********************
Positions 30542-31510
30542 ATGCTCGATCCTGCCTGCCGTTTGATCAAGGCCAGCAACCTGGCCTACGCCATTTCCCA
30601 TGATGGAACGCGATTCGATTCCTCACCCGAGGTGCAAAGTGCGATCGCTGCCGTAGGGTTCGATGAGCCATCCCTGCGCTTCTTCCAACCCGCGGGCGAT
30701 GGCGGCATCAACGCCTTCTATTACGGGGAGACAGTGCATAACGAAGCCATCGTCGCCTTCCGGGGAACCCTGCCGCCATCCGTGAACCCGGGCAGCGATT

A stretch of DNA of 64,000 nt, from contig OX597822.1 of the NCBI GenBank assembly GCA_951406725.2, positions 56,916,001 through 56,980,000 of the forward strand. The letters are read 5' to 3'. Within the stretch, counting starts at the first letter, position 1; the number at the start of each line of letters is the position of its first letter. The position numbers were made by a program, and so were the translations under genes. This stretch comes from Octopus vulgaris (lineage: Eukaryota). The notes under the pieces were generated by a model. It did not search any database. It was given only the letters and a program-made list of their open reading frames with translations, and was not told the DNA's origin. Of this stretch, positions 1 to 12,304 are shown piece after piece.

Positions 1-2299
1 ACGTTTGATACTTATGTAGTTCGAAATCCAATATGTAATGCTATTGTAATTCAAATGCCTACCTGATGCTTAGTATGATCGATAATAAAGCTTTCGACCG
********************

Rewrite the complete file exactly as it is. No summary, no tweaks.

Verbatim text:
Positions 30542-31510
30542 ATGCTCGATCCTGCCTGCCGTTTGATCAAGGCCAGCAACCTGGCCTACGCCATTTCCCA
30601 TGATGGAACGCGATTCGATTCCTCACCCGAGGTGCAAAGTGCGATCGCTGCCGTAGGGTTCGATGAGCCATCCCTGCGCTTCTTCCAACCCGCGGGCGAT
30701 GGCGGCATCAACGCCTTCTATTACGGGGAGACAGTGCATAACGAAGCCATCGTCGCCTTCCGGGGAACCCTGCCGCCATCCGTGAACCCGGGCAGCGATT

A stretch of DNA of 64,000 nt, from contig OX597822.1 of the NCBI GenBank assembly GCA_951406725.2, positions 56,916,001 through 56,980,000 of the forward strand. The letters are read 5' to 3'. Within the stretch, counting starts at the first letter, position 1; the number at the start of each line of letters is the position of its first letter. The position numbers were made by a program, and so were the translations under genes. This stretch comes from Octopus vulgaris (lineage: Eukaryota). The notes under the pieces were generated by a model. It did not search any database. It was given only the letters and a program-made list of their open reading frames with translations, and was not told the DNA's origin. Of this stretch, positions 1 to 12,304 are shown piece after piece.

Positions 1-2299
1 ACGTTTGATACTTATGTAGTTCGAAATCCAATATGTAATGCTATTGTAATTCAAATGCCTACCTGATGCTTAGTATGATCGATAATAAAGCTTTCGACCG